No cheap fixes for Myanmar’s banks

When you have to tell people not to panic – well, that’s when you really have a problem.

Unfortunately for the Central Bank of Myanmar, that’s the position in which it finds itself. Its insistence in a September 2 statement “that there is no necessity for the public to be concerned about the banking sector” has only created further jitters, with anecdotal reports of long lines to withdraw money and gold prices spiking. If the Central Bank feels the need to reassure people, then the situation must really be bad – or so the thinking goes.

The problems in the banking and real estate sectors are not new. But the difficulties private banks are facing in order to comply with prudential regulations introduced in July 2017 have until now been largely kept under wraps. The key issue is the restructuring of overdrafts into term loans, and whether those loans are to be classified as non-performing.

Now some of the problems are being brought out into the open, as a result of recent comments by Zaykabar chairman U Khin Shwe and Central Bank deputy governor U Soe Thein.

Many in the construction industry are struggling to pay back overdrafts taken from private banks. Through the newly formed Myanmar Business Association, Khin Shwe and other property tycoons are lobbying hard for a relaxation of the timelines for implementing the 2017 prudential regulations, because they hope it will give them more time to pay back overdrafts.  Under the regulations, the banks are supposed to reduce overdrafts as a proportion of total loans to 20 percent by July next year.

Less discussed is that businesses are also pushing for a tax amnesty that they hope will encourage a flood of money back into the property market, which has been struggling since 2015. Despite refusing a similar proposal last year, the government is seemingly on board with the plan, having included the amnesty in its tax bill for 2019-20.

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The amnesty is actually a reduction in the penalty that is levied when the buyer of a major asset, such as a piece of land, cannot show the source of the funds.

At the moment, if you can’t show you’ve paid tax, you are penalised 10 percent for purchases under K30 million, 20pc for those between K30 million and K100 million, and 30pc for those above K100 million.

In its tax bill for 2019-20, the Ministry of Planning and Finance has proposed reducing the penalty to 3pc for purchases under K100 million, 5pc for K100 million to K300 million, 10pc for the K300 million to K3 billion band and 30pc for anything above K3 billion. At the time of writing the amnesty had not yet been debated by lawmakers,

A similar amnesty was put forward in March 2018 but scrapped at the last minute due to concerns over fairness and money laundering. This year’s proposal is less generous than the one put forward last year, but still does not address concerns around money laundering.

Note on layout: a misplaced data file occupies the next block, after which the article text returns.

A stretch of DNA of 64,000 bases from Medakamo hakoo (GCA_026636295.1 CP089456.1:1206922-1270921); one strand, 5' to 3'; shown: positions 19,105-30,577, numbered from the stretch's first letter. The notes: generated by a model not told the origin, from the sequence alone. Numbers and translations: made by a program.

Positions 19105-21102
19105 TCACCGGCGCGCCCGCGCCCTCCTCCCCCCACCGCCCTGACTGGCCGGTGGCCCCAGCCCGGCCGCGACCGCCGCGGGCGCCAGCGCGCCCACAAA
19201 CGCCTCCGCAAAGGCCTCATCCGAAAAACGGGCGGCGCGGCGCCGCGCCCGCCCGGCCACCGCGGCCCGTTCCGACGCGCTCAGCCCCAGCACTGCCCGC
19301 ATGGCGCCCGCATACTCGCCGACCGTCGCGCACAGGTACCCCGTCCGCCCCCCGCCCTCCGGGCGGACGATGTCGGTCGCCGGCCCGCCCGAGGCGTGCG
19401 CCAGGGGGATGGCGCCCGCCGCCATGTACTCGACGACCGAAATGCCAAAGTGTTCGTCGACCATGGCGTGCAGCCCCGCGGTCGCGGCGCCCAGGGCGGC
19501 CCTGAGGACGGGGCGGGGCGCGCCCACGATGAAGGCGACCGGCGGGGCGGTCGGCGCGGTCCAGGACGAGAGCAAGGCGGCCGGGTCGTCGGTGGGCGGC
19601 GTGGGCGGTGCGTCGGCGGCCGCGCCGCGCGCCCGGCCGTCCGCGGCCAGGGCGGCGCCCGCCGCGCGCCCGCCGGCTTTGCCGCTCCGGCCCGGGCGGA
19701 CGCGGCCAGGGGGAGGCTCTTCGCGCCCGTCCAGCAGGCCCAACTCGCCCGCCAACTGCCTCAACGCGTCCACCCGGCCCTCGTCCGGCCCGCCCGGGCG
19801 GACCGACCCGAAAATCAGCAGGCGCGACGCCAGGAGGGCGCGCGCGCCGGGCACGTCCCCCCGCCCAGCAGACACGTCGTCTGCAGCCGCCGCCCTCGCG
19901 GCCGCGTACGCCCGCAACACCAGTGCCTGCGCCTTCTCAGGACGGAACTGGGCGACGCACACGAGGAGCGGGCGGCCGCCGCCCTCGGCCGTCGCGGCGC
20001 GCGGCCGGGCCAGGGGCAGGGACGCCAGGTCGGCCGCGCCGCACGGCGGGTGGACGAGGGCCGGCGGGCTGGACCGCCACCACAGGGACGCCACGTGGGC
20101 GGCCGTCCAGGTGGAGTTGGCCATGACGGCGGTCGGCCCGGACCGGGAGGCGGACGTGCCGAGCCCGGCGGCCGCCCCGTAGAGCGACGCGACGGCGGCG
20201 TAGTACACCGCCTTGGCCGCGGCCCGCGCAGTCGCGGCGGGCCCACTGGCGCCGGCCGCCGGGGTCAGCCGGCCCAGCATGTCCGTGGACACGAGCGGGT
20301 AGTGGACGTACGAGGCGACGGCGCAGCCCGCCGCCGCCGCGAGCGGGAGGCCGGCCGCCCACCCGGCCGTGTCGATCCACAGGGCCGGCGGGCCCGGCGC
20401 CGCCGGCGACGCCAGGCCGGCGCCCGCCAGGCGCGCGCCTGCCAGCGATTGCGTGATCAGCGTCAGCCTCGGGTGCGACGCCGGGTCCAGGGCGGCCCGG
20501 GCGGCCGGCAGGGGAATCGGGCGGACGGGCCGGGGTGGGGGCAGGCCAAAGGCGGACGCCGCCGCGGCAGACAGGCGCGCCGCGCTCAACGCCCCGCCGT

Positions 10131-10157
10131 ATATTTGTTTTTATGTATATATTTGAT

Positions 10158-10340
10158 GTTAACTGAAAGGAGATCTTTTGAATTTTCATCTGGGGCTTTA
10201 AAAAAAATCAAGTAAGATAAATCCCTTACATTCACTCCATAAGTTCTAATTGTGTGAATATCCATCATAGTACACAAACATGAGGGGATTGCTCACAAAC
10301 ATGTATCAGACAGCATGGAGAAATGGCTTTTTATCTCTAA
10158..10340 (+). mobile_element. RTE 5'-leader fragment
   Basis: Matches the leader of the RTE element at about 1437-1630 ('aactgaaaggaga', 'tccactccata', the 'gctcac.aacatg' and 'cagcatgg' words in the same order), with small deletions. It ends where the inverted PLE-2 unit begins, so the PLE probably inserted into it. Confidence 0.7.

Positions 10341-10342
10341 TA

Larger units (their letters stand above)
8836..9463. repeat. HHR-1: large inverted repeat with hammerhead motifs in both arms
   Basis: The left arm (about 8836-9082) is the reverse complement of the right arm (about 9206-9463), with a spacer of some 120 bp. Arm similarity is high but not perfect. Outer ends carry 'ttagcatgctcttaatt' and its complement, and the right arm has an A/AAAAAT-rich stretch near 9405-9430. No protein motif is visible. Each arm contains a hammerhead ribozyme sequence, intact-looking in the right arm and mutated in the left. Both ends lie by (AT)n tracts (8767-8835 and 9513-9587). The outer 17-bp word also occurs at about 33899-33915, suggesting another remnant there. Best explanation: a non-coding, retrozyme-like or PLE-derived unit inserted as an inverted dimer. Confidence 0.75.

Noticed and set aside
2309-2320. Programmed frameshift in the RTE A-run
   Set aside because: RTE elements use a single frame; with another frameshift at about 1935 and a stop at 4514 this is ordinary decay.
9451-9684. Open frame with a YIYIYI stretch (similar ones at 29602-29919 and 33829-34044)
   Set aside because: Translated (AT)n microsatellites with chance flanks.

Let’s not forget that Myanmar is already at risk of being placed on the “grey list” of the Financial Action Task Force, a Paris-based intergovernment organisation that fights money laundering and terrorist financing.  

In October 2018, the Asia-Pacific Group on Money Laundering (APG) – the FATF-style body for the Asia-Pacific – found that Myanmar needed to make “major improvements” in a range of areas to avoid being placed on the grey list.

Those improvements have so far failed to materialise. Last month, the APG released a follow-up report in which it reassessed progress against 10 of the 40 recommendations at Myanmar’s request. In only two areas did it find sufficient progress to justify changing its earlier rating.

Myanmar is undergoing an observation period and could be placed back onto the grey list next year.

Given the lack of a progress, a tax amnesty that encourages those with undeclared income to put it into the property sector is not going to be viewed favourably.

The risks of proceeds of crime finding their way into the property market are very real. When the Central Body on Anti-Money Laundering compiled a National Risk Assessment last year, it estimated proceeds of crime in Myanmar to be US$15 billion a year – equivalent to a quarter of the country’s GDP. Tax and excise evasion itself is big business, accounting for around $3 billion a year.

Going back onto the grey list will not just be bad for Myanmar’s image. It will have a material effect on the economy, making it harder for foreign financial institutions – and foreign companies in general – to do business here.

That doesn’t mean the banks and their debtors should be left to sort it out themselves; Myanmar needs a pathway to banking stability.

What it doesn’t need, though, is a cheap fix to bail out heavily indebted property tycoons.

This editorial first appeared in the September 12 edition of Frontier.

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